• IT organizations created productivity miracles to meet meaningful use timeframes with limited staff and limited budgets. Many organizations will apply their meaningful use payments to general operations and not IT department budget increases, so the sacrifice of IT staff may remain unrecognized.
  • Providers had to radically change workflows to accommodate new business processes, resulting in staff turnover and short term frustration.

Continue reading “A Look Back at 2011″


Last week was the massive Salesforce.com user conference Dreamforce (massive in that there were more attendees at Dreamforce then this year’s HIMSS!). We’ve been reviewing more than a few articles and writings written by those who attended the event. In the few short years of its existence (~13yrs) Salesforce.com has become one of the leading Customer Relationship Management (CRM) vendors in the market and basically pushed the previous leader Siebel to the brink and into the arms of Oracle. Salesforce is arguably the leader in the Software as a Service (SaaS) market and thus someone to pay close attention to on all things “Cloud Computing.”

So what makes Salesforce.com so compelling and what are some parallels to the healthcare sector?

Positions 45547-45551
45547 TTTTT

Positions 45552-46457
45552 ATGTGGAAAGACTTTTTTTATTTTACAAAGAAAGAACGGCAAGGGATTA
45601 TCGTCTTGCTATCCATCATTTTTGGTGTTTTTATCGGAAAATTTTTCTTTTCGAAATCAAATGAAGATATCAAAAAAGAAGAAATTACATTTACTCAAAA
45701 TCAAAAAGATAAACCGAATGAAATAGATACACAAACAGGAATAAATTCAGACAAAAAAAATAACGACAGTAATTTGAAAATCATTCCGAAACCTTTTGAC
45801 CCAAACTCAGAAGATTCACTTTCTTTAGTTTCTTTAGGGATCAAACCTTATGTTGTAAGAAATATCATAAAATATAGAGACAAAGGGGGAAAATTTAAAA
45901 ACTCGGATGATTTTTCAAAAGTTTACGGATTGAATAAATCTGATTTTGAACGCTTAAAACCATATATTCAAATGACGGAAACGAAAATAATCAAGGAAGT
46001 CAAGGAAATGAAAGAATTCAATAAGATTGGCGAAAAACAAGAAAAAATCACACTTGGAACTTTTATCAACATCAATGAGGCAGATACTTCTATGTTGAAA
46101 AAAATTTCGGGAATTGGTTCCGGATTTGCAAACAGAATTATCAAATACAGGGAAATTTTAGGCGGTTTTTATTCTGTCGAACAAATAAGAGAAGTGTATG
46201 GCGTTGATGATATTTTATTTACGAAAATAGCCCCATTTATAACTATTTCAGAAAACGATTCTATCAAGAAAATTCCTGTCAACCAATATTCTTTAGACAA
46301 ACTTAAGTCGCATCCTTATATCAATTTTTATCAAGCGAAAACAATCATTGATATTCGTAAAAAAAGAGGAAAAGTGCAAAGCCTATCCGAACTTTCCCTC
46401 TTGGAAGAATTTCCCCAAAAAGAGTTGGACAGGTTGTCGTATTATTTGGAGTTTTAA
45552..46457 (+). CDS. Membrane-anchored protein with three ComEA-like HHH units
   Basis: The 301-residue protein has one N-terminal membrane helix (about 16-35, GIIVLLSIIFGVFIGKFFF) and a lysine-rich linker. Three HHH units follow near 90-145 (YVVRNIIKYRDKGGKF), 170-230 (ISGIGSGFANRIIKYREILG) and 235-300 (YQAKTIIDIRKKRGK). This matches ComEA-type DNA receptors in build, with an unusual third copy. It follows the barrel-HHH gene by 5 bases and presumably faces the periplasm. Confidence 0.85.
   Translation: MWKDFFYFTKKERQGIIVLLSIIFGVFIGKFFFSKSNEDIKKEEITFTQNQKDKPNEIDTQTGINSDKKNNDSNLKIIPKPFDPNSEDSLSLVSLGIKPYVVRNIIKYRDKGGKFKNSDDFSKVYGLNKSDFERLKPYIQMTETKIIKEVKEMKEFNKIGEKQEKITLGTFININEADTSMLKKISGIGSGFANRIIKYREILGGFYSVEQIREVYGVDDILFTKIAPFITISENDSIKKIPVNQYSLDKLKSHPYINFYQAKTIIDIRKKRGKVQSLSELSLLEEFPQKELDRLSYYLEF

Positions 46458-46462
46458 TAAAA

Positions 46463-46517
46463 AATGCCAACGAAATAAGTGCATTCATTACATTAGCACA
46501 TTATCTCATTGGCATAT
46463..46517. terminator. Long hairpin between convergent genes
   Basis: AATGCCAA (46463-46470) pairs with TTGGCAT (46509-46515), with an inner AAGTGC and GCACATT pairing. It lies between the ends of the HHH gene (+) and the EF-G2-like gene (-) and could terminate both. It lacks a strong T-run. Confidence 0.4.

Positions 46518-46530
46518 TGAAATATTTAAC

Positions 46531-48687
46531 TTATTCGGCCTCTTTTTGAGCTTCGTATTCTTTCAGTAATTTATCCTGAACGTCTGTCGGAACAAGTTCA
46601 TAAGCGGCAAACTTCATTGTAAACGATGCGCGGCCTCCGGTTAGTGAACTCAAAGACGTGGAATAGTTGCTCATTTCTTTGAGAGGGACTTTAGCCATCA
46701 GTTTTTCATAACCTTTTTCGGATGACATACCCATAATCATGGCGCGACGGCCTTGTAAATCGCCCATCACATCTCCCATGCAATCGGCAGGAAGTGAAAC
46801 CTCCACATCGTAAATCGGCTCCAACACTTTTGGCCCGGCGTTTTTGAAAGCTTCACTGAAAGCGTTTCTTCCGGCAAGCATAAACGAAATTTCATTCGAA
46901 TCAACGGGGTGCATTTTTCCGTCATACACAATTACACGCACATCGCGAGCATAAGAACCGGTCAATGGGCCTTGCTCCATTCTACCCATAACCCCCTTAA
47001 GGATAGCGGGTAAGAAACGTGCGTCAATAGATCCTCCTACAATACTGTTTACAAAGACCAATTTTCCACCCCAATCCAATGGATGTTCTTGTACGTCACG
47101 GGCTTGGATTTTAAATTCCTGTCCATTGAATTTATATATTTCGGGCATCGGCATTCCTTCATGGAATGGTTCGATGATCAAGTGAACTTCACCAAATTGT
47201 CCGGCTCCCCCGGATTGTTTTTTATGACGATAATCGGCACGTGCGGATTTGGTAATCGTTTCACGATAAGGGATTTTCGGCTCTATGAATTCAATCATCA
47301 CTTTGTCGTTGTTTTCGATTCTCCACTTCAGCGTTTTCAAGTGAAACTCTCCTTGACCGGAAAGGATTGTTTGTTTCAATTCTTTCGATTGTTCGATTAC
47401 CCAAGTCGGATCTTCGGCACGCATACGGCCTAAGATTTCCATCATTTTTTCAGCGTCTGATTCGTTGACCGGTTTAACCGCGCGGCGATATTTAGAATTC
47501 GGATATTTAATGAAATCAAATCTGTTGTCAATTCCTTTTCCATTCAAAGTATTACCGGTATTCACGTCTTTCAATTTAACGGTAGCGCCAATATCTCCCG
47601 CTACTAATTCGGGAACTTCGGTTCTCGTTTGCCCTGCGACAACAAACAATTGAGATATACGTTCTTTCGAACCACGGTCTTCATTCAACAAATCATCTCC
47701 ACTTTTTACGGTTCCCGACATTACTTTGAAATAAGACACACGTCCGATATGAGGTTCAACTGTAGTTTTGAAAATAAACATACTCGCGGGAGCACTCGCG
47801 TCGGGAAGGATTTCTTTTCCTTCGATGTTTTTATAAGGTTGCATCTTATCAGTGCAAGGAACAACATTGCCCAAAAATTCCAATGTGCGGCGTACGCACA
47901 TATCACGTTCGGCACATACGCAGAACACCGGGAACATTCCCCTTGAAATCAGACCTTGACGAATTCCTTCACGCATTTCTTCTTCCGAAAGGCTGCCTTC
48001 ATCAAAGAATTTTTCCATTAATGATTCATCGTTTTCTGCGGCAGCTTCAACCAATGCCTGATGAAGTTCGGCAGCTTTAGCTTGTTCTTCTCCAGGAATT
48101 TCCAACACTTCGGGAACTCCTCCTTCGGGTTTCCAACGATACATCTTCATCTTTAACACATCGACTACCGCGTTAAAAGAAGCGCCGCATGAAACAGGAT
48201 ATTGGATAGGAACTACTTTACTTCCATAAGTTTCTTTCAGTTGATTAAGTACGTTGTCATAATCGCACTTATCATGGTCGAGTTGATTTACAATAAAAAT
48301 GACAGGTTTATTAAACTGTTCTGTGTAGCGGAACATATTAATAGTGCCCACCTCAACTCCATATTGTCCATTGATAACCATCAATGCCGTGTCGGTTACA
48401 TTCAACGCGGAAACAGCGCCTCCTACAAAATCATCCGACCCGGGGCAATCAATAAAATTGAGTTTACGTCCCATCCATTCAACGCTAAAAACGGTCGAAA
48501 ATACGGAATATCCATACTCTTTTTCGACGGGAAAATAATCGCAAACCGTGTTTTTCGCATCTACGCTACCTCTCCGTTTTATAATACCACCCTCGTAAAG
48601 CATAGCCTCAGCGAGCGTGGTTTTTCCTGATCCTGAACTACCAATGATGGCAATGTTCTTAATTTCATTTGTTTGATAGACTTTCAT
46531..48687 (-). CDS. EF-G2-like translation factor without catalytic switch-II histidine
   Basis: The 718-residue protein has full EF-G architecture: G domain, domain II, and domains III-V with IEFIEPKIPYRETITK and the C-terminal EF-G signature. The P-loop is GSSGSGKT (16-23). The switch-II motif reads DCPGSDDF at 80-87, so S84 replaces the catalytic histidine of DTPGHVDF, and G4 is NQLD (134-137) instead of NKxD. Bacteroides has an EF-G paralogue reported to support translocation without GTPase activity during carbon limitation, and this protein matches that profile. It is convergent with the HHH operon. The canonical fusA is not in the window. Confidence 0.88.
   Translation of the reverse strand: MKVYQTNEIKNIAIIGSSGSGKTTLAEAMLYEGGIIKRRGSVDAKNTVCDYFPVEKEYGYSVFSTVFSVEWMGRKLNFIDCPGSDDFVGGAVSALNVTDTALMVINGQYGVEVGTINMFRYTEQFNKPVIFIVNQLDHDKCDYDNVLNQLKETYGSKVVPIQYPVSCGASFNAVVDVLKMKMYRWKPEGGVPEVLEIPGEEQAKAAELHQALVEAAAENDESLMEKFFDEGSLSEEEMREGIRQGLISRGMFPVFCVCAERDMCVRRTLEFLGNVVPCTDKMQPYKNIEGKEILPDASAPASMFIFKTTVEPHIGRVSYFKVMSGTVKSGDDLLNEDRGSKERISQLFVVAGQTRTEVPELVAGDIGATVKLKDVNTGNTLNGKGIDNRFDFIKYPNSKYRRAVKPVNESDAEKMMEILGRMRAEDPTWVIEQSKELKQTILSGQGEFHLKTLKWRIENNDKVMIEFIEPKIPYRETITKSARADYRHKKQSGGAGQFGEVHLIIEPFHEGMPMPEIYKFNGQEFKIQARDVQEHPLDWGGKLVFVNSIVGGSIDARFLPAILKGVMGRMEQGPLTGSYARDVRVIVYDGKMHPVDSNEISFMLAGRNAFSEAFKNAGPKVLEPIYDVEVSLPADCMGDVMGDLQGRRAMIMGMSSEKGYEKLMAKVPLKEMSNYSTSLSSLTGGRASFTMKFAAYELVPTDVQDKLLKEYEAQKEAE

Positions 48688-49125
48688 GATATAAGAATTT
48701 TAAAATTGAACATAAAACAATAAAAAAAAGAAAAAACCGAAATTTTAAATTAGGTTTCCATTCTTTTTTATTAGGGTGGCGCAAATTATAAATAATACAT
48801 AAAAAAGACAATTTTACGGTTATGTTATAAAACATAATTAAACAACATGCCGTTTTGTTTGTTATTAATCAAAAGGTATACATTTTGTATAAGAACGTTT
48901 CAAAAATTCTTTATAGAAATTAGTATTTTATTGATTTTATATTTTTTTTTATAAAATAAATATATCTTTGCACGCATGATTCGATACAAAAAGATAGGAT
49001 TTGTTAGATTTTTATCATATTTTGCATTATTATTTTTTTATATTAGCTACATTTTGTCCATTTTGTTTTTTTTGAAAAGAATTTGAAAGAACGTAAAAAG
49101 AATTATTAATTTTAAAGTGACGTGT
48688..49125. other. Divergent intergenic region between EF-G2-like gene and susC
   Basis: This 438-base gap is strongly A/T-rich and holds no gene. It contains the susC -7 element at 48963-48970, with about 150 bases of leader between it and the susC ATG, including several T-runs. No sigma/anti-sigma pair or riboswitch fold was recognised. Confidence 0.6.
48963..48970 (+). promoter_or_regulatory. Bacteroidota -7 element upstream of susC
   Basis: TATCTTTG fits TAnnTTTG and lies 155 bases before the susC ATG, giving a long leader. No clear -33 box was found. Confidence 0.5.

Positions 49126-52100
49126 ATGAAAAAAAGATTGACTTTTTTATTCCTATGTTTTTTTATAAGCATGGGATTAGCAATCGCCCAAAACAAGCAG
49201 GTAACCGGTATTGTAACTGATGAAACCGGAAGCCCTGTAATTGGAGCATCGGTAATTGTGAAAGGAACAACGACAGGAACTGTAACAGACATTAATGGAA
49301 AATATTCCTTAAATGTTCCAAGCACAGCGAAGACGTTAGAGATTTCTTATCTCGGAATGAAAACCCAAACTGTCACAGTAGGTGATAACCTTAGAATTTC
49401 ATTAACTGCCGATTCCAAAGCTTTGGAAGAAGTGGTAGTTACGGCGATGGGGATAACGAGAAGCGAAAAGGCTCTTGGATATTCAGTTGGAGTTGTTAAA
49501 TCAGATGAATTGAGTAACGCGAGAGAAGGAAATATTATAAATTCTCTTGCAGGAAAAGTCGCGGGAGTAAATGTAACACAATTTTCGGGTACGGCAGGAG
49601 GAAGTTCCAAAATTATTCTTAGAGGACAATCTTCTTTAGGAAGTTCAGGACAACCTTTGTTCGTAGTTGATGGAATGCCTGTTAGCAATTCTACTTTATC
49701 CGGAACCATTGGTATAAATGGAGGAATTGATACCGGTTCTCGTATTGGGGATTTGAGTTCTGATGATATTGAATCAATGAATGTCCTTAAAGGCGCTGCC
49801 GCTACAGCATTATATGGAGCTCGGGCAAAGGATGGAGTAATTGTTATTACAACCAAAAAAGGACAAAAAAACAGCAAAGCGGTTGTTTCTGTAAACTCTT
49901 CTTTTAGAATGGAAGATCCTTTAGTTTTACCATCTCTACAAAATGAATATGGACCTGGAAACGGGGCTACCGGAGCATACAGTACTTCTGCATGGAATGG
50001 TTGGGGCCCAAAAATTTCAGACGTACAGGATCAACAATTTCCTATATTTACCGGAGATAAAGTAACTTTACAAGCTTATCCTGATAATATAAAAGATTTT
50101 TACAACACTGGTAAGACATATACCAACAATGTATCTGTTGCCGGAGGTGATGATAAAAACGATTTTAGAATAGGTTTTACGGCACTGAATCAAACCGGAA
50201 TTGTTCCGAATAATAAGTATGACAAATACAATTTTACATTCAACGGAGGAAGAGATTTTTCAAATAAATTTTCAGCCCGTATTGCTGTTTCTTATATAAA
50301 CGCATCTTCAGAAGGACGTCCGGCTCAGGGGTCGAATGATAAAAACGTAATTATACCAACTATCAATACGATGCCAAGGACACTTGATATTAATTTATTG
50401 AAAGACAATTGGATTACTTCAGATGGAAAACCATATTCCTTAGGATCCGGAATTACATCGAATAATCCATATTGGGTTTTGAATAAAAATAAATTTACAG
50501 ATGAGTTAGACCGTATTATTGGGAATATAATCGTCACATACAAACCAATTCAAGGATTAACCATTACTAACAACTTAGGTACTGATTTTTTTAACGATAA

Similar Market Demographics: From the beginning Salesforce has always been structured as a SaaS and targeted the hard to reach and highly distributed sales forces of companies of all sizes. Actually, they first targeted the small to medium business (SMB) market and once successful there, went after Siebel in big enterprises. In healthcare, the vast majority of care is provided by small, 1-3 physician practices that are highly distributed across the country – perfect target for a hosted SaaS offering.

Continue reading “Who will be the Salesforce.com of Healthcare IT?”

According to the latest count, there are 255 Health Information Exchange (HIE) organizations across the country, which amounts to an average of 5 in each State. If you are a practicing physician and have an EHR, chances are someone already knocked on your door offering to connect your practice to the local HIE for a small fee. If you don’t have an EHR, you may have had offers to access an HIE web portal, or maybe an HIE supplied EHR Lite, allowing you to at the very least view clinical data from other sources. Perhaps for free. If you are the proud owner of one of the full-featured EHRs, you may wonder what an HIE can do for you that your EHR is not already doing, and whether that service is worth your hard earned money.